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Op-ed: Owning My Faith

Church of St Paul the Apostle in New York City

Xorje Olivares writes about why he participated in a new video project created by the LGBT ministry at New York City's Church of St. Paul the Apostle, OwningOurFaith. 

When my 80-year-old grandmother isn't gambling, she's stitching. In fact, Nana recently sent me a two-inch-long cross with brown trimming because, let's be honest, that's what Mexican-American Catholic women of her age do.

I've always appreciated the role religion plays in both of our lives. She ends each of our conversations with the exact same Spanish blessing, which translates to, "May God bless you and keep you safe for me." She then utters, what I believe to be, the only English phrase she knows: "I love you."

I've thought about her a lot more recently since participating in a beautiful new video project by the LGBT ministry at New York City's Church of St. Paul the Apostle, which has since gone online. It features 20 LGBT Catholics--some of them with their loved ones--talking about the importance of their faith, the struggles they've faced in an oftentimes less-than-welcoming environment, and their desire to feel at home within the Catholic Church.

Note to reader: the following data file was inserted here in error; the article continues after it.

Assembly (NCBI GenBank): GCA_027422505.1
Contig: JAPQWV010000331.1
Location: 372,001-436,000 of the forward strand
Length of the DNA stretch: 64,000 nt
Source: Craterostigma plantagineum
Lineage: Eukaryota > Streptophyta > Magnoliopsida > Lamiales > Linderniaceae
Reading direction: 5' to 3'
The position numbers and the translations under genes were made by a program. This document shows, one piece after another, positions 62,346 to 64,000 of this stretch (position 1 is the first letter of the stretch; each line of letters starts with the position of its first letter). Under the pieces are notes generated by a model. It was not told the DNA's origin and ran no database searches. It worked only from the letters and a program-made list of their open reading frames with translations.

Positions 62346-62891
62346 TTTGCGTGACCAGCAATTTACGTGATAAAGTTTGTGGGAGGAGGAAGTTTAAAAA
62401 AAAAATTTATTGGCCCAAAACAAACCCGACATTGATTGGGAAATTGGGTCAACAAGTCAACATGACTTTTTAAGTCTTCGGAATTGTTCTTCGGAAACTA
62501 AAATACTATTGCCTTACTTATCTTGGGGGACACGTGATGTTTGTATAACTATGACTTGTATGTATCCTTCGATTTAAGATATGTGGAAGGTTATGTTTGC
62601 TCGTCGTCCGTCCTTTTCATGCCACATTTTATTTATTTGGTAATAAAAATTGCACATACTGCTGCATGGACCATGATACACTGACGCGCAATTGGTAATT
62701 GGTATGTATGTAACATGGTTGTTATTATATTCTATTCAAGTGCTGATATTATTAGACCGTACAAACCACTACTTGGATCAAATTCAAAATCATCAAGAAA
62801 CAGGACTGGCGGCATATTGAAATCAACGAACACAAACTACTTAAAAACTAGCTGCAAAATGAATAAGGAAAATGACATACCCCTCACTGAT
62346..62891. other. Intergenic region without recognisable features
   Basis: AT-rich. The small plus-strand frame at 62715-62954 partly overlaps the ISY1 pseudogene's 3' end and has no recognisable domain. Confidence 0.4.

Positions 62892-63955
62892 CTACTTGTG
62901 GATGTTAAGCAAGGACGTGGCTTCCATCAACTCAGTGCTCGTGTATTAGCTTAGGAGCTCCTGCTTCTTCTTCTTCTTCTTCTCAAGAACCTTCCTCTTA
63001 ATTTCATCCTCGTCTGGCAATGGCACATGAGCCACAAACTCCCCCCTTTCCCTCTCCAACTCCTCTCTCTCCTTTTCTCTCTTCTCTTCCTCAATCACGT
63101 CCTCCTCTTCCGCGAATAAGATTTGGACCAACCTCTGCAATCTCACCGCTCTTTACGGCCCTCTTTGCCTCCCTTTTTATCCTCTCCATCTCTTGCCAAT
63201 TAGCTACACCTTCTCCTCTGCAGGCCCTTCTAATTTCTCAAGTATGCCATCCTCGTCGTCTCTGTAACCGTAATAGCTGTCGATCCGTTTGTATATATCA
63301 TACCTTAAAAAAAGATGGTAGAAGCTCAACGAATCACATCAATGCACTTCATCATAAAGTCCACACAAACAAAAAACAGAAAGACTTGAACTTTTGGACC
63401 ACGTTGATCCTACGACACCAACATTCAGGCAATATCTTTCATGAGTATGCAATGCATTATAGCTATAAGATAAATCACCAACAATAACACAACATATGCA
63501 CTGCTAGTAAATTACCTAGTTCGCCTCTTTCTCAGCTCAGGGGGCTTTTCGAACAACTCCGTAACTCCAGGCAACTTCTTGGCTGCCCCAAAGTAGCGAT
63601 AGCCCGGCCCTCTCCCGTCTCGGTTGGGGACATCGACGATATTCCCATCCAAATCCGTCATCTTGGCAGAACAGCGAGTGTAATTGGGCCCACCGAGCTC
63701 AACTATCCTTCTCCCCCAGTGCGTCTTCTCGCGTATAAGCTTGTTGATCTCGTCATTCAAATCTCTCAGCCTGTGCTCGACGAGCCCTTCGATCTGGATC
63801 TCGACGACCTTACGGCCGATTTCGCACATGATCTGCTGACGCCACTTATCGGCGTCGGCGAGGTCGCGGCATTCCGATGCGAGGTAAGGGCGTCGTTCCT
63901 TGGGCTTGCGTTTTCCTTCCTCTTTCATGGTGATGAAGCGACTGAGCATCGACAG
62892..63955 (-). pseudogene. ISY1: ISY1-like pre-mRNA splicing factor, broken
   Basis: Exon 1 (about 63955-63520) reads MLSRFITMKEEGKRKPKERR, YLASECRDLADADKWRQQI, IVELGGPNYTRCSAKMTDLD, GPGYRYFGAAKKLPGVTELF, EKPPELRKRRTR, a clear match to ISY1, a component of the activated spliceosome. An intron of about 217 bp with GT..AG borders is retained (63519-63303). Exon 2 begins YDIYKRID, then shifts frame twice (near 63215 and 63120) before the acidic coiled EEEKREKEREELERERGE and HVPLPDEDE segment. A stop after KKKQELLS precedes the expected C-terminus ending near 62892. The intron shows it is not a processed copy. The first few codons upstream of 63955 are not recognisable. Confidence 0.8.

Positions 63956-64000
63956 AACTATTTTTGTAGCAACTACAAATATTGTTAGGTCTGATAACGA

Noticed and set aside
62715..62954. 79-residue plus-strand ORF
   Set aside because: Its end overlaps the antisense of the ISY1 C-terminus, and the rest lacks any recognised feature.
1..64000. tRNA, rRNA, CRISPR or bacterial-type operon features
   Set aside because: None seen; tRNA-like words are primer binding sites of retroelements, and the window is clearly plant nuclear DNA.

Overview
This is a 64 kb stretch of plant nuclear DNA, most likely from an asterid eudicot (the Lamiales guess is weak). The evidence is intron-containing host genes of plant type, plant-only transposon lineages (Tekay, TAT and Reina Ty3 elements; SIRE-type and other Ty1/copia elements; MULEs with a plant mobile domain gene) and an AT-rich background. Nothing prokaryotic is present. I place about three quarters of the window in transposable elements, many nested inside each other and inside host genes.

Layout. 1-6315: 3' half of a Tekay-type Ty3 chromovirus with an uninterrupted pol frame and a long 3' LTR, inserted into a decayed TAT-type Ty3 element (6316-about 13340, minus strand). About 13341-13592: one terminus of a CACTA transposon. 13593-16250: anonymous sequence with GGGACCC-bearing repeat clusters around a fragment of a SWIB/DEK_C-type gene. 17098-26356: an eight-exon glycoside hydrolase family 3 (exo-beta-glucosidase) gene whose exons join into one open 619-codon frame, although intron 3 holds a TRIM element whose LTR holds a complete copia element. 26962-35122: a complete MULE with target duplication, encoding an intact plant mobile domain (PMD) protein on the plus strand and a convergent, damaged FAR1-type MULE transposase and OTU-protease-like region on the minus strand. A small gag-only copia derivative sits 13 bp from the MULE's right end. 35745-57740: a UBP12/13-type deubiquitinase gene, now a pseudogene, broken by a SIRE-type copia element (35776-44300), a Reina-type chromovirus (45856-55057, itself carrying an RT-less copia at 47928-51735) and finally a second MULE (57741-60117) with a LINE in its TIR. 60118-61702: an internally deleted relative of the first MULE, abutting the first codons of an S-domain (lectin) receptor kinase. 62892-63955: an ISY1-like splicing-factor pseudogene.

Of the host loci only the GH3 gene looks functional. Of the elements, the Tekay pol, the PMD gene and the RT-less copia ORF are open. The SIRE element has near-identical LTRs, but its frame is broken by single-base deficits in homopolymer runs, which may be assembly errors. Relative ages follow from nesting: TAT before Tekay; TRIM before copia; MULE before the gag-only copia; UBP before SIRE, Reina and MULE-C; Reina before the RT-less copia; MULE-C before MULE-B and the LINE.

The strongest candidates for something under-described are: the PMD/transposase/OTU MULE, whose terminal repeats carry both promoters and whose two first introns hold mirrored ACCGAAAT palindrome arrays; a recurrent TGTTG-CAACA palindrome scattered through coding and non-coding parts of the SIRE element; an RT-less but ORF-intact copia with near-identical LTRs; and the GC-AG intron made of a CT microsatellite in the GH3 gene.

The project, which includes a short documentary, encourages the full acceptance of all who choose to worship, no matter their sexual orientation or gender identity. It comes after Pope Francis famously asked, "Who am I to judge," with regards to gay priests and a meeting of bishops acknowledging the gifts that LGBT Catholics have to offer the church community.

And the truth is, I am one of those people. I have been since I was an altar server for 10 years while in my small Texas border town; since I attended the 20th World Youth Day event in Koln, Germany; since I started helping out with the collection at the church across from my apartment; and since I accepted the invitation to share my story as an openly-gay, Latino Catholic for OwningOurFaith.

OwningOurFaith will certainly start a much-needed dialogue among those of us in the pews who, despite some of the Church's hardline rhetoric, could never imagine leaving, especially because of cultural ties.

I want to tell Nana about the project, but it doesn't help that she's hard-of-hearing. That, and what I have to tell her may be hard for her to hear: "I'm gay, Nana, and I love you."

Well, if anything, she'll at least understand that last part. And that's all that matters.

Xorje Olivares is an on-air personality and a producer for SiriusXM Satellite Radio. His monthly OutQ show is titled "LGBT: Let's Get Busy Talking."

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